Subtypes of vertigo
To evaluate the effect of the six variants on the most frequent peripheral vestibular disorders, we performed meta-analyses combining data from Iceland, the UK, Finland and additional small, but well-characterized, datasets from Germany. The subtypes were classified with ICD-10 codes H81.0 (Menière’s disease; Ncases = 3516, Ncontrols = 816,334), H81.1 (BPPV; Ncases = 10,947 Ncontrols = 848,201), and H81.2 (vestibular neuritis; Ncases = 2324, Ncontrols = 825,800). There is evidence that the associations at ZNF91, OTOGL and OTOP1 are driven by BPPV after accounting for multiple testing (P ≤ 0.05/6 = 0.0083, Supplementary Fig. 6 and Supplementary Data 7).
A previously reported GWAS of vestibular neuritis uncovered four sequence variants9. None of the variants were significant in our vestibular neuritis meta-analysis and the risk was significantly different between the two studies (Supplementary Data 8).
Vertigo is the leading symptom of various peripheral and central vestibular disorders with different underlying pathophysiologies and etiologies. For most of them, the genetic basis is largely unknown. Here, we report a GWAS meta-analysis of vertigo that uncovers six sequence variants at six loci using a weighted Bonferroni significance threshold and implicate genes coding for proteins that have a role in the biology of the inner ear. In addition, we report an association between vertigo and eight sequence variants that have previously been associated with ARHI and motion sickness. Rare variants in three of the six genes identified in the meta-analysis are reported to cause hearing loss (Table 1). However, none of the six vertigo variants reported here associate with hearing loss, although the missense variant in TECTA confers low risk of ARHI.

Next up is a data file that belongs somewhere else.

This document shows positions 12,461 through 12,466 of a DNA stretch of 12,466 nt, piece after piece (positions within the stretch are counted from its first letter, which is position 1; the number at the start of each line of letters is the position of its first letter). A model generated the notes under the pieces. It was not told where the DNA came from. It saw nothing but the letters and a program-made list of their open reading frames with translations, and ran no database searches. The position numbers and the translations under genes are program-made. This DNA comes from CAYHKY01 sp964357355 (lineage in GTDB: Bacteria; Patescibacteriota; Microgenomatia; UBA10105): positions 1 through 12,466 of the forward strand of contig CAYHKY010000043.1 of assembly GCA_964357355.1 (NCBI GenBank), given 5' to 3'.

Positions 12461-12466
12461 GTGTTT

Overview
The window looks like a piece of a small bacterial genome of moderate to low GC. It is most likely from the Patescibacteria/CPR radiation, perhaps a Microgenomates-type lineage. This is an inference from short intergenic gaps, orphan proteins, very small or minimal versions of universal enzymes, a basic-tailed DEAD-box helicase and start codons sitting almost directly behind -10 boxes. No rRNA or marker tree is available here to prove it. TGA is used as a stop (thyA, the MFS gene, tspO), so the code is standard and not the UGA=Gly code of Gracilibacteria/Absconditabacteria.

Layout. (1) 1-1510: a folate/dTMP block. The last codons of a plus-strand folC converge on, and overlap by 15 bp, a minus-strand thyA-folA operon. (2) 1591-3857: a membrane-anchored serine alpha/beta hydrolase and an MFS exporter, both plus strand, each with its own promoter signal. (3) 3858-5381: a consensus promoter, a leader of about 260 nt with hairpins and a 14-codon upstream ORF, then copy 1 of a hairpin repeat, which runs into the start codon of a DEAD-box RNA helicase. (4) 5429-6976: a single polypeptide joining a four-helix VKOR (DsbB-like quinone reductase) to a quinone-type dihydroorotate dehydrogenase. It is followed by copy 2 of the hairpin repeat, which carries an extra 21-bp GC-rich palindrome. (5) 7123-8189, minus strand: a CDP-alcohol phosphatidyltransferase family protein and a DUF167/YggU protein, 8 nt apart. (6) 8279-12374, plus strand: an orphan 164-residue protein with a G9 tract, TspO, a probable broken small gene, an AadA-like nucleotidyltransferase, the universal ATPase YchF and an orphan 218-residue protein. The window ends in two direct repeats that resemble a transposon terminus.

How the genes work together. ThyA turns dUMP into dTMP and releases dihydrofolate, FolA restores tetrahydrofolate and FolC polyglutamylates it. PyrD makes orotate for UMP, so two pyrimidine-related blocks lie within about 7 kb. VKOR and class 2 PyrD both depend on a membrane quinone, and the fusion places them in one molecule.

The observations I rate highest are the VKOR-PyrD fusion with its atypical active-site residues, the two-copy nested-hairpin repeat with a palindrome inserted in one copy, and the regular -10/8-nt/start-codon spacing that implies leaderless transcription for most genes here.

The inner ear is a complex, fluid-filled structure housing the peripheral sensory part of the auditory and vestibular system. The main components of the inner ear are the bony labyrinth, composed of cochlea, vestibule and three semicircular canals, and the otolith organs. The sensory epithelia of the inner ear consist of highly organized mechanosensory hair cells and non-sensory supporting cells. The basic mechanoelectrical transduction of sensory input, bending the cilia of the hair cells, is the same in the auditory and vestibular systems1. However, considerable variation exists in the hair cell morphology. The vestibular hair cells have a primary cilium, termed kinocilium. ARMC9 localizes to the basal bodies of primary cilia and is upregulated during ciliogenesis22. Bending the stereocilia toward and away from the kinocilium polarizes the cell and thus, alters the rate of nerve impulses via ciliated sensory neurons to the brainstem23. The variant upstream of ARMC9 that associates with vertigo (rs6753393-C, EAF = 26.6%, P = 4.6 × 10−11, OR = 1.06) associates with higher expression of ARMC9 (P = 6.1 × 10−21, effect = 0.55 SD) in adipose tissue. Based on our results, we speculate that the upstream variant rs6753393-C may disrupt the signal from hair cells to the brainstem through an increased expression of ARMC9.